You asked for it (well, at least one person did) so I am pleased to provide another Running Buffet bitesized blog post about jam. After the recent success with the Blueberry Brothers blueberry and lime jam and their blueberry and chilli jam, I had high hopes for the Devon jam making industry. It turns out that loads and loads of people make jam. Mrs Running Buffet has been known to knock up several batches over a summer and you don’t have to travel far in Devon to find shelves heaving under the weight of row after row of jam jars. The following is therefore by no means exhaustive, but is a rough sample of some of the jams you can find in Devon.
First on the tasting table is some whortleberry jam. “Whort is that?” you might ask, hilariously. A whortleberry is a blueberry, but not any blueberry. It is a wild Dartmoor blueberry and they are gathered up from the moor and made into, effectively, a blueberry jam. But it’s a very nice blueberry jam. It doesn’t have the tempering lime hit or the chilli warmth from the Blueberry Brothers jams, but it is very tasty nonetheless.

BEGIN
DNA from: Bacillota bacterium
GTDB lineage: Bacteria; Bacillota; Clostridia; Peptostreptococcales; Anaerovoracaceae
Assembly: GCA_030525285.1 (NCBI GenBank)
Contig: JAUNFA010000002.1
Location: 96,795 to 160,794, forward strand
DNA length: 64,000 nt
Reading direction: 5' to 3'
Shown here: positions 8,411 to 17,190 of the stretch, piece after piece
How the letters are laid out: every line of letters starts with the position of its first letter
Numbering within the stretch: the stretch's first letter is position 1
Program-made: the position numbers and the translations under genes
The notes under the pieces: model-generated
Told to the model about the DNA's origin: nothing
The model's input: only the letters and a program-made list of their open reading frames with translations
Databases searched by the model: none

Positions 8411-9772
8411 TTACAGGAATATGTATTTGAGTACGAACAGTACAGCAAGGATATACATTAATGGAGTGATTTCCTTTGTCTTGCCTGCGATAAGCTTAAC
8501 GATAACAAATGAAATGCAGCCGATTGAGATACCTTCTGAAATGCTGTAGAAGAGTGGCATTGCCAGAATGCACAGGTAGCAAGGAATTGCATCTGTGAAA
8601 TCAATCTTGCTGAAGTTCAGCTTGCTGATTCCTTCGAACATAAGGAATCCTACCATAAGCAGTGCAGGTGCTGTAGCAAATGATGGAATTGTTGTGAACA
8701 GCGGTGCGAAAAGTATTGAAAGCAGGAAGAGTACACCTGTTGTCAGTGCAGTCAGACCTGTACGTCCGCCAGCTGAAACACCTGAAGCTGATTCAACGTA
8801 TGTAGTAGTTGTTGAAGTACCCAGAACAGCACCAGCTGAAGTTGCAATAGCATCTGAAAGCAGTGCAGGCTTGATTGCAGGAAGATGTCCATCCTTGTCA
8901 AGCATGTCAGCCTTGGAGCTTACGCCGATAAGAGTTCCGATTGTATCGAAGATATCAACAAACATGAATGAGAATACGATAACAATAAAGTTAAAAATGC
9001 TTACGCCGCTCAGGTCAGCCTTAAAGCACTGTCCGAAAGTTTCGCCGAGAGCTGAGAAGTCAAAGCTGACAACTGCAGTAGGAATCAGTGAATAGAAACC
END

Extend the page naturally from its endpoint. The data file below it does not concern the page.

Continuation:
Continuing with the strange names up next we have rhuberry jam from Shute Fruits. Now a rhuberry doesn’t actually exist, rather this is a combination of rhubarb and strawberry in a jam. Of the two flavours, strawberry is probably more prominent but there is a definite sense of rhubarb in there as well. And once again it makes for a slightly unusual jam experience.
Finally, and I realise that this is not a jam, we have Waterhouse Fayre Seville Marmalade. Again, marmalade is almost as popular as jam in this part of the country. It seems that there are several people boiling up pans of oranges to turn into a tasty toast topping. This is no exception: nicely fruity, if not exceptional, this was another enjoyable jar of Devon made marmalade.
You asked, Running Buffet provides.